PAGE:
The Causes of Green Poop
Every now and then the notorious green poop may show up in your baby’s diaper. There are many different causes for green stools. More than likely, if it’s green you have nothing to worry about, but here are a few possibilities for its occurrence.
Some formula-fed babies will develop a case of green poop from the iron in the formula they are eating. As long as your baby is happy and not having any problems with constipation, there is nothing to worry about.
A baby who has jaundice may produce dark or green stools. This normally goes away once the baby is off of the bilirubin lights.
Some breastfed babies are extra sensitive to certain foods in their mom’s diet. If the baby has green mucousy stools, bloody stool, or is spitting up a lot or has a skin rash, they may be sensitive to something in the mother’s diet. Dairy products are one of the most common causes of food allergies in babies. If you think this might be the problem, try eliminating milk and dairy products from the mom’s diet. It may take a couple weeks to see results from a dairy elimination diet, but you could see improvement within a week. If you’re not sure, you can always eliminate the dairy for a few weeks and then drink a cup of milk to see what happens. If the symptoms come back within your breastfed baby, then dairy is probably the culprit and you should avoid it.
If your baby is breastfeeding and has green, frothy-looking stools, this may be a result of a foremilk/hindmilk imbalance. To put this simply, when breastfeeding, the first milk that comes out, called foremilk, is thin and low in fat. After nursing for a while, richer, fattier milk, called hindmilk, will come out. Babies who receive too much of the thin foremilk and not enough of the richer hindmilk will sometimes produce green stools and get tummy aches. If you have been switching breasts a lot instead of letting baby get a good feed on one breast, you may have problems with this.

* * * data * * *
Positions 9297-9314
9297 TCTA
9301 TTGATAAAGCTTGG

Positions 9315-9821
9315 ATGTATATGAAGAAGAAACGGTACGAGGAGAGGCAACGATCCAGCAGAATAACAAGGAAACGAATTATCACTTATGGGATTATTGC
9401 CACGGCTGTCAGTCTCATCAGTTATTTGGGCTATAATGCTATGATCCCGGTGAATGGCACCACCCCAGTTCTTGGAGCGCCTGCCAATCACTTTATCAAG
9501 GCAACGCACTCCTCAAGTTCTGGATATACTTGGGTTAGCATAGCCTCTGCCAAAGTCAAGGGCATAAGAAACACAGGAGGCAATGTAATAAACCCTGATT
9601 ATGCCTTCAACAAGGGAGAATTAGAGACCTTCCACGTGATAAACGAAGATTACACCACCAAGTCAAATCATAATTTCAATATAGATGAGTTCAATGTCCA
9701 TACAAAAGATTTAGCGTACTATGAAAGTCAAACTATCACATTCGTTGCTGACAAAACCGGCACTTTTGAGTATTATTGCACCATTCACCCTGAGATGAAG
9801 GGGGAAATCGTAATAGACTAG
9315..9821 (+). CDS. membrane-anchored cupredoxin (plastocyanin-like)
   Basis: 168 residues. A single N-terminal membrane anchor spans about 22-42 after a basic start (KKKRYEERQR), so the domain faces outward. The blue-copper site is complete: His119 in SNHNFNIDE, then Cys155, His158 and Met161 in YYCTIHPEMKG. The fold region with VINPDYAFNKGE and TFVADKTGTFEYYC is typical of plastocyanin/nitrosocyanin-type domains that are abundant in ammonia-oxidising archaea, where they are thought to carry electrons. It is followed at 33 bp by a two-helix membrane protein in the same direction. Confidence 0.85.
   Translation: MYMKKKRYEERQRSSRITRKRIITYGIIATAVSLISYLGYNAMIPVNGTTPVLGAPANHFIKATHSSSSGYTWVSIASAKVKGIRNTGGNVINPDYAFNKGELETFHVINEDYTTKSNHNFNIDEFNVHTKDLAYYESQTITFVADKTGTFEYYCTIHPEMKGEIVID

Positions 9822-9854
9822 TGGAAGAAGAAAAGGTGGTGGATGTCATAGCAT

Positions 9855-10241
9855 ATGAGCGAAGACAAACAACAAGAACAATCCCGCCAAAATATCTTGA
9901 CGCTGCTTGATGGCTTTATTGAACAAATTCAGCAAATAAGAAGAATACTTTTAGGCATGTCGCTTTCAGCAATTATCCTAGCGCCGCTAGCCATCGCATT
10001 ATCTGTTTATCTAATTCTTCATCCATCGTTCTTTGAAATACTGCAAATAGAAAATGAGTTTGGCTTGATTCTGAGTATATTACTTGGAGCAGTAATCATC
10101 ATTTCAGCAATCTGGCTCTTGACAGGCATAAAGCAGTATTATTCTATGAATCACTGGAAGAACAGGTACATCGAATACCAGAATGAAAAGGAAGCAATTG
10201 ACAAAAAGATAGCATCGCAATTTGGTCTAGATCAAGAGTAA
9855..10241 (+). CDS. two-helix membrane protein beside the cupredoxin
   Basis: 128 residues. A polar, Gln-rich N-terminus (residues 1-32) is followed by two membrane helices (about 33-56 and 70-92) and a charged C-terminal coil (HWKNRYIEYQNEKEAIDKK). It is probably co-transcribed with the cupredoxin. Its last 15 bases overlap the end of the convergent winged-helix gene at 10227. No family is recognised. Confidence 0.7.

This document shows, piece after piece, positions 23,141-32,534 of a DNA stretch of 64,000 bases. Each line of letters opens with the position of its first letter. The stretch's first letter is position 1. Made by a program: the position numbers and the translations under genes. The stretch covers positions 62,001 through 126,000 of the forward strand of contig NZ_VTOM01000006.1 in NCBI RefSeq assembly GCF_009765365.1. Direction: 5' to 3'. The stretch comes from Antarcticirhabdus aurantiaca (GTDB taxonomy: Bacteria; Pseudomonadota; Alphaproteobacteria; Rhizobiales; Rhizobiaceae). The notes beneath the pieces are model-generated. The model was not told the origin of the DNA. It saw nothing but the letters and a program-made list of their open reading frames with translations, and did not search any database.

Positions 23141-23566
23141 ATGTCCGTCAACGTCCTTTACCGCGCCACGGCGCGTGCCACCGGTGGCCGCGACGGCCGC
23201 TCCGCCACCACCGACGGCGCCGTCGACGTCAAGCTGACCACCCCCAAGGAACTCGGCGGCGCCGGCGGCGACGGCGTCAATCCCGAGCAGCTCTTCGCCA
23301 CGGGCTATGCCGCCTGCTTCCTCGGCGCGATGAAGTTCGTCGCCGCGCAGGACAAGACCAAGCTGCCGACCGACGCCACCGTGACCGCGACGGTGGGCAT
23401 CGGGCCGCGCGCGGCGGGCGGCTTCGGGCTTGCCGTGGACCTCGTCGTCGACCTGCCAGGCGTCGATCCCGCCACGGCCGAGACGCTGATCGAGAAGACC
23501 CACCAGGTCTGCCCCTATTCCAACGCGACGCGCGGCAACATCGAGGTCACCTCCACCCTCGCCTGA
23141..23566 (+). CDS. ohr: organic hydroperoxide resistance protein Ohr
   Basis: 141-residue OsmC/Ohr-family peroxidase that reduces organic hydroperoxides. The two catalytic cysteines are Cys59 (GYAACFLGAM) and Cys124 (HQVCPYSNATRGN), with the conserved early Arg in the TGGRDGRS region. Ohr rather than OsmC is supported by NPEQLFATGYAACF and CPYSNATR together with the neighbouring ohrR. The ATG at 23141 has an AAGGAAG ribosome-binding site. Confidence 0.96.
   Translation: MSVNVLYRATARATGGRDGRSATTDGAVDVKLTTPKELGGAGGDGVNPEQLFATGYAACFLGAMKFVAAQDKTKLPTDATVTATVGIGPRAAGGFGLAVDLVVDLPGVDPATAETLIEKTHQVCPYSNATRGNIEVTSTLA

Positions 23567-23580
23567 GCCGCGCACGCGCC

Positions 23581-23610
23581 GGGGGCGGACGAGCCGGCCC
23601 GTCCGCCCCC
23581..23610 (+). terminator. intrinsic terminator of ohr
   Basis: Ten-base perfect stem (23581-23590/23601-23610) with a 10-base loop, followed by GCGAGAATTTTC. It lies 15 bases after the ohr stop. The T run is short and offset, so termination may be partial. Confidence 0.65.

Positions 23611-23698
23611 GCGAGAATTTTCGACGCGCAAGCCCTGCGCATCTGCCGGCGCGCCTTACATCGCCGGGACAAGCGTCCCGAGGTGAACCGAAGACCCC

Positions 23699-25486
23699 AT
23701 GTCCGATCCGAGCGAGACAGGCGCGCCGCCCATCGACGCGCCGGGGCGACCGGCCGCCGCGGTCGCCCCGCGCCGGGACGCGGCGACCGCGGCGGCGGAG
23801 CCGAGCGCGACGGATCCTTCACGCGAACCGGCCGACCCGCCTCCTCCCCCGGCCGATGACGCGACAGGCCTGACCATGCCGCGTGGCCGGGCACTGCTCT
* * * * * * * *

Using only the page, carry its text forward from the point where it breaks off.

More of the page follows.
Sometimes, babies just have green colored poop. The range of color in baby’s stools can vary. Any range of yellow to green is fairly normal. If your child is gaining weight well and happy, then there is probably nothing to worry about.
The Causes of Black Poop
Black poop is caused by iron supplementation. If your baby is taking an iron supplement or is on iron-fortified formula, they may have black or darkly colored stools. However, black stools can also be a sign of intestinal bleeding. If your baby has black, tarry-looking stools, call your pediatrician.
The Causes of Blood in Baby’s Poop
It may be alarming to notice blood in your baby’s stool. However, small streaks of blood in the stool are usually not something serious. If your baby produces stools that look like dark red jelly or are streaked with mucous, you should call your pediatrician immediately. You should also call if your baby seems to be in pain or has persistent bleeding that does not go away.
There are a couple other causes of blood in the stool you may consider. This includes a small cut or tear on the baby’s anus caused by a fissure from straining during a bowel movement. Diaper rash may also cause tiny amounts of blood in the diaper from skin breakdown.